Chaumont, also called Chaumont-en-Bassigny, town, capital of Haute-Marne département, Champagne-Ardenne région, eastern France, southeast of Paris. Situated on the edge of a plateau at the confluence of the Marne and the Suize rivers in the upper Marne valley, it was originally called Calvus Mons (Bald Mountain) and was built around a 10th-century castle. At first a stronghold of the counts of Bassigny, it was the residence of the counts of Champagne for a century until 1329, when it became attached to the crown. Great Britain, Austria, Russia, and Prussia concluded a treaty at Chaumont in 1814, binding themselves to prosecute the Napoleonic War until final victory.
The Church of Saint-Jean-Baptiste was built between the 13th and the 16th century. Chaumont is on the main railway from Paris to Basel (Switzerland) and adjacent to the Paris-Langres highway. The town was originally a centre of metalworking; now its primarily light industrial base includes the manufacture of medical appliances. Pop. (1999) 25,996; (2005 est.) 24,200.
The etymology of the name Chaumont, 'Calvus Mons' or "Bare Mountain", refers to the site on which the town was founded in the 10th century - a sheer-side spur of rock overlooking the Suize and Marne Valleys.
Feudal in origin and once the residence of the Counts of Champagne whose influence extended over the entire region, the town very quickly took advantage of its strategic location on the borders of Burgundy and Lorraine. A famous treaty was signed here before the Holy Alliance of European sovereigns against Napoleon. Chaumont was also selected by General Pershing in 1917 as the headquarters for Alerican troops in Europe.
Once famous for its glovemaking, Chaumont is now best-known for posters thanks to the International Poster and Graphics Festival, a great opportunity to see the Dutailly collection (posters by Toulouse Lautrec, Choubrac etc.) and contemporary works by numerous international graphic designers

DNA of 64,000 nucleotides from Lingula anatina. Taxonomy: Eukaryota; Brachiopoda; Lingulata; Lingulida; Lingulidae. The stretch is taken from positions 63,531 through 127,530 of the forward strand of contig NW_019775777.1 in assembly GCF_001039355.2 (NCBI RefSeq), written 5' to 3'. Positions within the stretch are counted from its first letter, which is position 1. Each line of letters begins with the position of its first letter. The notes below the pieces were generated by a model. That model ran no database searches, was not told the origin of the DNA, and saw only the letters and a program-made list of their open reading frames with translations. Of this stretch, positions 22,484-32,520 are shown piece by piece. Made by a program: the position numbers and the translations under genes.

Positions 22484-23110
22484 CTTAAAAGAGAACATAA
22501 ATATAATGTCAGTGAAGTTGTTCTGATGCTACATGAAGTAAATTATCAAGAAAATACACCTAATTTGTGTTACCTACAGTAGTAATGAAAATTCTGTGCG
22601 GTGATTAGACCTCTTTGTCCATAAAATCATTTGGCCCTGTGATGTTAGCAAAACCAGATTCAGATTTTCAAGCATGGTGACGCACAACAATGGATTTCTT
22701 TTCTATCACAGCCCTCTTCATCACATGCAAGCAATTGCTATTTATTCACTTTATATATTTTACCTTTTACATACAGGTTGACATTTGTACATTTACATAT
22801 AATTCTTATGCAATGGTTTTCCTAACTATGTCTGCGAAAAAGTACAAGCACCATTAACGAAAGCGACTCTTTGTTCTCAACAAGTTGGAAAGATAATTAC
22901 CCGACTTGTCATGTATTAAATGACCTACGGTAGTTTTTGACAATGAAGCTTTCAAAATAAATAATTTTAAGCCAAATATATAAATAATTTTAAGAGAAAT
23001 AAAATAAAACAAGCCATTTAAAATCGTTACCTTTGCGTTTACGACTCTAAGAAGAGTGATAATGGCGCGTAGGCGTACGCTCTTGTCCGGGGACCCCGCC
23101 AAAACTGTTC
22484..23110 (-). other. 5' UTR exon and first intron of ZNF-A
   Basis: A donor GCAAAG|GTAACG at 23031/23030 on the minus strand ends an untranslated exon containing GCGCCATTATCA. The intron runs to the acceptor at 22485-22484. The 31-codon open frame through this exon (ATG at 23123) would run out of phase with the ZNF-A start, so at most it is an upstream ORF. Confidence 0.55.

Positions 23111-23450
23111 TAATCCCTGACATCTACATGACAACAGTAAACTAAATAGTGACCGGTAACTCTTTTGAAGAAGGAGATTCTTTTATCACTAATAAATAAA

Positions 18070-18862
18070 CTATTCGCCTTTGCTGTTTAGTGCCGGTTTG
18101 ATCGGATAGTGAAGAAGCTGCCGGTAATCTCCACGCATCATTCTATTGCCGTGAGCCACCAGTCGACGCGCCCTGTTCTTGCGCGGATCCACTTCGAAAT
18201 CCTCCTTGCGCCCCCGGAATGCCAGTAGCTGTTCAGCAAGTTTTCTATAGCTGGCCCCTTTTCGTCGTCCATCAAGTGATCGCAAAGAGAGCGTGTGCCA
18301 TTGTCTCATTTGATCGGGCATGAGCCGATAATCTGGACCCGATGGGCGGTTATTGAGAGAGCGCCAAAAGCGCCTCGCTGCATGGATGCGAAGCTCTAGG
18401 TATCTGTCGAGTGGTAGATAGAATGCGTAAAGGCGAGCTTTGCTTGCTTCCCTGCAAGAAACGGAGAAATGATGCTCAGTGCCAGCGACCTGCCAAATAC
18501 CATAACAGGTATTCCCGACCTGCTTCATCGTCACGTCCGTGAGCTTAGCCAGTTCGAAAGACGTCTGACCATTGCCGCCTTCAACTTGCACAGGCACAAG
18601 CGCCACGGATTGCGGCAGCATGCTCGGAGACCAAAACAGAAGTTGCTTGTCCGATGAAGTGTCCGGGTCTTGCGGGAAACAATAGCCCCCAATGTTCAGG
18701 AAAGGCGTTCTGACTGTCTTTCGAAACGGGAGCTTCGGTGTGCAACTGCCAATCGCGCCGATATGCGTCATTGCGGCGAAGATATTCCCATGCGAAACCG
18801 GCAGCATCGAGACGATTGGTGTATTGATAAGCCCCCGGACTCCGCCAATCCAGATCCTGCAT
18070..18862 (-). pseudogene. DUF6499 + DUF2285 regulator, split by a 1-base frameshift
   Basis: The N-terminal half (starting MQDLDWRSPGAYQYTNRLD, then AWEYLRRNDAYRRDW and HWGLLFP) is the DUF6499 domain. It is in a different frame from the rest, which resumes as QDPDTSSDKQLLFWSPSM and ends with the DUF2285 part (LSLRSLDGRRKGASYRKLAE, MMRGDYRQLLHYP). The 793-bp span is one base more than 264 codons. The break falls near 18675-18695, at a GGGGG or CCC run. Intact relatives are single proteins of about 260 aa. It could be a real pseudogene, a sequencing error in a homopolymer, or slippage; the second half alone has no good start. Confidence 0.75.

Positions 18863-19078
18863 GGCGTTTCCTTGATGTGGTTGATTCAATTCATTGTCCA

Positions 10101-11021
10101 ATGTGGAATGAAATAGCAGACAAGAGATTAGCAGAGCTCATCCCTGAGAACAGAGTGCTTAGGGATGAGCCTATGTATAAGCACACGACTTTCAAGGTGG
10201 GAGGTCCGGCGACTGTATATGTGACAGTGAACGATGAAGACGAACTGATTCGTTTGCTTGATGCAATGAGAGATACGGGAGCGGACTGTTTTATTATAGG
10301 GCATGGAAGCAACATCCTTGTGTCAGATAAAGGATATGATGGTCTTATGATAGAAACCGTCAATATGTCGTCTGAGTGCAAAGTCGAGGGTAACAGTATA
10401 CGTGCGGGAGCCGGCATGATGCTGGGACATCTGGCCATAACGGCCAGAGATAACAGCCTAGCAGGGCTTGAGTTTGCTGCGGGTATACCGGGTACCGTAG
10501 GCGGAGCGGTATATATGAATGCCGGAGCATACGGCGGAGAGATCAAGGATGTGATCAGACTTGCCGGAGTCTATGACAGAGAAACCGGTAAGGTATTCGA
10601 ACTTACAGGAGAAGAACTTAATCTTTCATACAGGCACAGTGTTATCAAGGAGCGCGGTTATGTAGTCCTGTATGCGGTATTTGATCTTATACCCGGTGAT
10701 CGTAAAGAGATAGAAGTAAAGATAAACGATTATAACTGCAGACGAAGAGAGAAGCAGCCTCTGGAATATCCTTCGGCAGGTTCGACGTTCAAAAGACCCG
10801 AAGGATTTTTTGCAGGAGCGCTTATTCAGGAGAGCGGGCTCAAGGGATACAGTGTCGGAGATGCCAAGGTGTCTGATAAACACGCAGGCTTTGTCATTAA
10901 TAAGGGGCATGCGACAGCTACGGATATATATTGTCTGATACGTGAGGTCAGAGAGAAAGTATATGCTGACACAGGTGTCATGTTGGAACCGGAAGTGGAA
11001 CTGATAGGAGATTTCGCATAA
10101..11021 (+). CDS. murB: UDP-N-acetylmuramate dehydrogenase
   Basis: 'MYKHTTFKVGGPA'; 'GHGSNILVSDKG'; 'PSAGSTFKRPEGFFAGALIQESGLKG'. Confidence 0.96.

With its 1, 800 km of rivers and lakes, Haute-Marne provides fishing enthusiasts with a privileged setting.
The 900 km of waterways are classed as first category ones, reputed for their salmonids, such as trout and grayling (especially on the River Marne and the River Rognon).
The 900 km of second category waterways offer perch, pike, pike-perch and whitefish.
As for the major lakes, anglers will be able to catch carnivorous fish, pike, pike-perch and carp there, especially when they go night-time fishing.
La Maison Laurentine is a Contemporary Arts Centre that hosts exhibitions on the Aube and Aujon Valleys and on the whole of Haute-Marne.
The church dedicated to St. John the Baptist was raised to collegiate status in 1474 and became a minor basilica in 1948. It is of average size - 55 metres long, 25 metres wide and 18 metres tall. It is a superb piece of architecture and it keeps alive the "history' of the town. Built in the early years of the 13th century then extended and altered until the 16th, it has a 13th-century nave, 14th-century side aisles and a transept, chancel and ambulatory dating from the 15th and 16th centuries. Inside, there are numerous works of art including an Entombment with life-sized figures, a Rod of Jesse and various pieces by the sculptor from Chaumont, Jean-Baptiste Bouchardon (High Altar, pulpit, Fabric Committee pew and furnishings).